Andrew Parker, a partner at law firm Forsters, says that when main contractors agree these clauses with clients it allows them to take a “pragmatic approach” with their supply chain.

“They realise if they’ve got good subcontractors then it’s in their interest to help them be successful,” says Parker. “They need to look
after the ones that are good and are surviving.”

However, for the clients of contractors, particularly those in the private sector, agreeing to these kinds of provisions is often not an attractive prospect.

Parker says: “The trouble with fluctuation clauses is they do create some cost uncertainty and from [the client’s] perspective that is a risk they are not prepared to bear.”

“On larger schemes, there is a recognition from the contractors and from the developers to get some money into the supply chain early rather than the supply chain taking the risk of funding”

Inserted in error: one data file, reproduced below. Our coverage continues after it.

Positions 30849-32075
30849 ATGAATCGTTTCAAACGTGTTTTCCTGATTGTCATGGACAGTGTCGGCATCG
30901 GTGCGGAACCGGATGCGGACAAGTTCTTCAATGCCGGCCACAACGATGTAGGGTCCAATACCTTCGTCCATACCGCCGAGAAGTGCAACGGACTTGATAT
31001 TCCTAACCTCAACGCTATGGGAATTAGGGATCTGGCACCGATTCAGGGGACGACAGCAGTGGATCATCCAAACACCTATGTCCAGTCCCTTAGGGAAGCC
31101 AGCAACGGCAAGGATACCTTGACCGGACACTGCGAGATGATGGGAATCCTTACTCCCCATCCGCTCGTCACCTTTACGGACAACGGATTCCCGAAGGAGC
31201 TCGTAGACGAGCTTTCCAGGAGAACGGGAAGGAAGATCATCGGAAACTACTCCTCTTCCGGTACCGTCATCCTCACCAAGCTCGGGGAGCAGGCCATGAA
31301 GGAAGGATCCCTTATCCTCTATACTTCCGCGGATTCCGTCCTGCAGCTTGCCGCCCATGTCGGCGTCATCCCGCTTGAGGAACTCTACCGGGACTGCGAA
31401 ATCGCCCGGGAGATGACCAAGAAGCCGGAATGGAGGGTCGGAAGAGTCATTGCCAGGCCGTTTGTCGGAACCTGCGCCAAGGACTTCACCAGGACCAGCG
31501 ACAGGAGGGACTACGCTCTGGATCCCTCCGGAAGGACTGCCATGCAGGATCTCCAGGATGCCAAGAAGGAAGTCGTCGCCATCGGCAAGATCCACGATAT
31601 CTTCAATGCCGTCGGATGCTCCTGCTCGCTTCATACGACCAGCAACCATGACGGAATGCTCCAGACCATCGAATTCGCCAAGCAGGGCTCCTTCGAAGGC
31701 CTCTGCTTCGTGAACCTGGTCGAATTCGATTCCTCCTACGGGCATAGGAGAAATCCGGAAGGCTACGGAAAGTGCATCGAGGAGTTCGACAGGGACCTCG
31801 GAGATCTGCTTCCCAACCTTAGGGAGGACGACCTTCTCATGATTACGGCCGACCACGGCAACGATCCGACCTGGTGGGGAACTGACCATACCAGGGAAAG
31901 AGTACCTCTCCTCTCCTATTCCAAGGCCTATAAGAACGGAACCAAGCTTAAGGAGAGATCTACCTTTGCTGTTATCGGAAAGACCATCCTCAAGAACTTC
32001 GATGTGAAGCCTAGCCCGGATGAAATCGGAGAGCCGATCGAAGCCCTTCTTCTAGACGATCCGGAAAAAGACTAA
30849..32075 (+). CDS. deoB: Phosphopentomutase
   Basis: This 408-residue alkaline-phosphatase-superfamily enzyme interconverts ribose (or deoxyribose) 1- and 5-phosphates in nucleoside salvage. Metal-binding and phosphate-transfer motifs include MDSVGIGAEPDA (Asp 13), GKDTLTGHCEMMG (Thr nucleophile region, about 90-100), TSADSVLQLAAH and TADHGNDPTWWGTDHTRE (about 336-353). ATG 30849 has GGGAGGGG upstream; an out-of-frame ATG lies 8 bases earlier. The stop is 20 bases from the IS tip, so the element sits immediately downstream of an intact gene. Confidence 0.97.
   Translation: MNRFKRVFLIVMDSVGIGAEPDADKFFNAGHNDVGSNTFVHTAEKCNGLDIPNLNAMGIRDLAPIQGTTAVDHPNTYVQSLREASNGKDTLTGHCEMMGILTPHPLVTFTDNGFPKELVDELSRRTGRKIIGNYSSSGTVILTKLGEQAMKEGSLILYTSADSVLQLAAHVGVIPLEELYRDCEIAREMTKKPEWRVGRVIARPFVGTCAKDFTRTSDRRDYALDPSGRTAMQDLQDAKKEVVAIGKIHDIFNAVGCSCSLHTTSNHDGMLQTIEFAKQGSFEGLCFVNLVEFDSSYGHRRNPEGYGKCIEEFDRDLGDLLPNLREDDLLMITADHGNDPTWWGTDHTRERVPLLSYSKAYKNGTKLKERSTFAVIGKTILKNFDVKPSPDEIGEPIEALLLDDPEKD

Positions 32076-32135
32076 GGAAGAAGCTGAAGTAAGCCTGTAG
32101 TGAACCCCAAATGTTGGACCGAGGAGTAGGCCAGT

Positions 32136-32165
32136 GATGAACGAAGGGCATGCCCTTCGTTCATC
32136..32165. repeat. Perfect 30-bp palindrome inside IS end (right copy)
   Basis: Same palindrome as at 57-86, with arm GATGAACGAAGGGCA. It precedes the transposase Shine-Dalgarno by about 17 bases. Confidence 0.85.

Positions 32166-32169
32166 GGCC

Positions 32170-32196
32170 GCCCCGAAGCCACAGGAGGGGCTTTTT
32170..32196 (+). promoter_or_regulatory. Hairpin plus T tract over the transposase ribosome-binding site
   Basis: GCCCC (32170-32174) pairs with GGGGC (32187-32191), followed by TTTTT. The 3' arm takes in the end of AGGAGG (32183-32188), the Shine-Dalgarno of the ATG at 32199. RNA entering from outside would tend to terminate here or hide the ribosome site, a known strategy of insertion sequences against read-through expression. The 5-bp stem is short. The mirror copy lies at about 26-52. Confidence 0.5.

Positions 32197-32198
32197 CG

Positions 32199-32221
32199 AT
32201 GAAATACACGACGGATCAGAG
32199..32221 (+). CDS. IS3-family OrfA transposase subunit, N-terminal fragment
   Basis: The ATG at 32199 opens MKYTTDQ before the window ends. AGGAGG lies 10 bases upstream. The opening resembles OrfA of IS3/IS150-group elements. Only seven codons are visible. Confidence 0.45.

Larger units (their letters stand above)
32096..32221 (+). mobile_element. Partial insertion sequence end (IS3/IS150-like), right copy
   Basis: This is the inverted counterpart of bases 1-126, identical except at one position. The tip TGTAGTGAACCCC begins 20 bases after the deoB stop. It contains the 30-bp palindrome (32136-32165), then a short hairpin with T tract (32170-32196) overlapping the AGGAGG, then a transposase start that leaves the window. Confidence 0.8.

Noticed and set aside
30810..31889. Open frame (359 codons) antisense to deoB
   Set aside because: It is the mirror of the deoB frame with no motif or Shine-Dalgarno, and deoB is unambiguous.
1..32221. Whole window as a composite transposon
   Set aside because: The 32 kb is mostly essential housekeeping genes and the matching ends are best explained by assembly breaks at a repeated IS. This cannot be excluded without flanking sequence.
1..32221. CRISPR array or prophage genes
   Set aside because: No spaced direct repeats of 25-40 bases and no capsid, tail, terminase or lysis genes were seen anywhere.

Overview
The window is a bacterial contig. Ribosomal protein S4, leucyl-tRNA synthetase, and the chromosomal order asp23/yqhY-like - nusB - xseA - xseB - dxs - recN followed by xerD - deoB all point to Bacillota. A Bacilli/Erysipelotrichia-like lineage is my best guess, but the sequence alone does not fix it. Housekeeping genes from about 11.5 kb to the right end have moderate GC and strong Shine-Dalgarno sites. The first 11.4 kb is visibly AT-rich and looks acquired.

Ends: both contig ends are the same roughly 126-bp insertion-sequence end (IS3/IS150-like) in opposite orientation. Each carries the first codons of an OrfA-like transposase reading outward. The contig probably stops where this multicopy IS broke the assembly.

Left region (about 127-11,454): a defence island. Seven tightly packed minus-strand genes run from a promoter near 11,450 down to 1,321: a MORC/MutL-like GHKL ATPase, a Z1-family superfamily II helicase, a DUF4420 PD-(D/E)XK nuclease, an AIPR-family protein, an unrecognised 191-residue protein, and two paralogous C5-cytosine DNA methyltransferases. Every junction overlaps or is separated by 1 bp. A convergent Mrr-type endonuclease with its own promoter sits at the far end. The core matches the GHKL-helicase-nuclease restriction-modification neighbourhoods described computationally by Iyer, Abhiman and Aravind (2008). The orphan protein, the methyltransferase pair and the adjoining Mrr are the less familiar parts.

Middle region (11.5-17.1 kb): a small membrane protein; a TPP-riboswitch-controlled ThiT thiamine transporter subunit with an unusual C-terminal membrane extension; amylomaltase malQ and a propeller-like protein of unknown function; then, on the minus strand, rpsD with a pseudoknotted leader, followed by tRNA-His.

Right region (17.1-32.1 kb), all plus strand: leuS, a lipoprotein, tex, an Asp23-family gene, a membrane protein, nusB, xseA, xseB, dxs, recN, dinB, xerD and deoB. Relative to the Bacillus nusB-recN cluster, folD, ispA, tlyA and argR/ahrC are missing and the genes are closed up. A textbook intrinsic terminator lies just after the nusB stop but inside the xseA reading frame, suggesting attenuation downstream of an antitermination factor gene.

Francis Keenan, FK Group

Nevertheless, others in the legal profession are predicting that these types of clauses could become more common in the industry. “Having now experienced the risk that fixed-price contracts can present in difficult economic conditions, the practical impact of ongoing uncertainty is that 2023 could see a continued rise in the use of fluctuation provisions,” said Amy Pairman, an associate at Brodies, writing for Construction News last month.

For Noble Francis, economics director at the CPA, he can see that fluctuation clauses “make sense”. He says: “Everyone has an incentive to make sure that the project gets done and no one has an interest in contractors going under.”

But he adds: “This does rely on clients being understanding of the issues rather than just going with the cheapest or second-cheapest bid.

“Plus, it also relies on clients not being more hesitant on signing off on new projects due to the uncertainty over spiralling costs.”

The impact of working to fixed-price contracts is tangible. As Francis says, a big problem for specialist subcontractors is the fixed-price contracts they signed up to 12-18 months ago, before the energy, oil and commodity price spikes.